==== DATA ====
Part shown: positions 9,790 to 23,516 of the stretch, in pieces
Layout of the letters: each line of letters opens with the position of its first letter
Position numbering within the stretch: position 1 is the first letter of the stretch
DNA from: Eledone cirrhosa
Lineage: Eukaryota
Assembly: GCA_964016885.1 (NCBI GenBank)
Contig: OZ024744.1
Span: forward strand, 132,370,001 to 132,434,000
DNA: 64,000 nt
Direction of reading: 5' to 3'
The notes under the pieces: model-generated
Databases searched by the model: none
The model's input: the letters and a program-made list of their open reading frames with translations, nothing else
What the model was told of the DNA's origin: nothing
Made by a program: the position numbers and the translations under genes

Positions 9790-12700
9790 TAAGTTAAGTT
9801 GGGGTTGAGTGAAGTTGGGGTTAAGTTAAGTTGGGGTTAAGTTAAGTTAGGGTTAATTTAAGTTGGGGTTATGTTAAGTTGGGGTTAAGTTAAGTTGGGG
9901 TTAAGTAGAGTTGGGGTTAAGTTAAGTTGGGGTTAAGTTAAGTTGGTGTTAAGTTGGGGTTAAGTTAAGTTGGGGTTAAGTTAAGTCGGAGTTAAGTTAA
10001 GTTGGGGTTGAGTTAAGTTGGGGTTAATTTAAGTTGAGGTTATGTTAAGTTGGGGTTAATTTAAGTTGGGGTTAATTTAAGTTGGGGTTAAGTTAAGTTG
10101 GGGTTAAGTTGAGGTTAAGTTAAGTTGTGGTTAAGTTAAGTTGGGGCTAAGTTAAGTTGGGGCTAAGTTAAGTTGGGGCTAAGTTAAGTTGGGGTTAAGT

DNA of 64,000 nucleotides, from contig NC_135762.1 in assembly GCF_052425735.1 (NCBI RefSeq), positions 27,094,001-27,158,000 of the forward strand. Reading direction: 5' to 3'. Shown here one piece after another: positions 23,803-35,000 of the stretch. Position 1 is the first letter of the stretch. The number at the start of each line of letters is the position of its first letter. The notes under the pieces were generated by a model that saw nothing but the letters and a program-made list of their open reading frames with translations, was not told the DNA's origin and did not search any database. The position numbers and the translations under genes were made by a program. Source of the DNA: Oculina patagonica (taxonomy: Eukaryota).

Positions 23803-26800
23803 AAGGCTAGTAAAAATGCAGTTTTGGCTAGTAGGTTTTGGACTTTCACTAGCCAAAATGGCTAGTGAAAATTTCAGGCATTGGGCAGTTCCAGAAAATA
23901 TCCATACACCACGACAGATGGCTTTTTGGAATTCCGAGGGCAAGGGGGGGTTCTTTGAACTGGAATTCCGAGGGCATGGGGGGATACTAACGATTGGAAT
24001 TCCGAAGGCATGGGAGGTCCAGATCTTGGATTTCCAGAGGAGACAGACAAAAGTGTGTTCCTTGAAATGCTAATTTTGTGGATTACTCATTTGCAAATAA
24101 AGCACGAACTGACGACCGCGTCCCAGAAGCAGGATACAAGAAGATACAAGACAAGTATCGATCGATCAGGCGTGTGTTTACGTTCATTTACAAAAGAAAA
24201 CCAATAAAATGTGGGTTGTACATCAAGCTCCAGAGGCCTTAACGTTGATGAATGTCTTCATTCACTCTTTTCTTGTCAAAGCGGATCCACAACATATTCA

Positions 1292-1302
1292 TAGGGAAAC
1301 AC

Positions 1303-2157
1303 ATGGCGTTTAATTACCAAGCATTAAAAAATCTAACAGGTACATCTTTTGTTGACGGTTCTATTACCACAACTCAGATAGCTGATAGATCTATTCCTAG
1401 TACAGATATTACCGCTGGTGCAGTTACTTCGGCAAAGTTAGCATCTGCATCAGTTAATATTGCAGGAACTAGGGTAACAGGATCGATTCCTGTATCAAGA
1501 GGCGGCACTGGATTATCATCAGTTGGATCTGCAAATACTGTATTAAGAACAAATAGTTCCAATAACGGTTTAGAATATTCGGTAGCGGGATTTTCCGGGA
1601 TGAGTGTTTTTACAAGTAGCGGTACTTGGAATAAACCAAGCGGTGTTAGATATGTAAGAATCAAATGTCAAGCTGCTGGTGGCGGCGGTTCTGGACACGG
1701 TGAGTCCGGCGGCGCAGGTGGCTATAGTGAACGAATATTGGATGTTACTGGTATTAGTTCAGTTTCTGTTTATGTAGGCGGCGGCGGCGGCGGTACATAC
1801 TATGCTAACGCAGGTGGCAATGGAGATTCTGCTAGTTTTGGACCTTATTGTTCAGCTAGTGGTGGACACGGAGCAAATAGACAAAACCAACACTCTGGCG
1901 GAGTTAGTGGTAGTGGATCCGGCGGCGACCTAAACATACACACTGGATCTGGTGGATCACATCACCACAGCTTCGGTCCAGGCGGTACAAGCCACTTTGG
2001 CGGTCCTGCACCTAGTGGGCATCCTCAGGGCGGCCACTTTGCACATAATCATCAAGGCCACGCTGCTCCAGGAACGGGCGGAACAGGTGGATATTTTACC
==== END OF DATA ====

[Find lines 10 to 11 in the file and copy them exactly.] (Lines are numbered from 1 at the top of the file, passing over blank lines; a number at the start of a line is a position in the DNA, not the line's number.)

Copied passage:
Direction of reading: 5' to 3'
The notes under the pieces: model-generated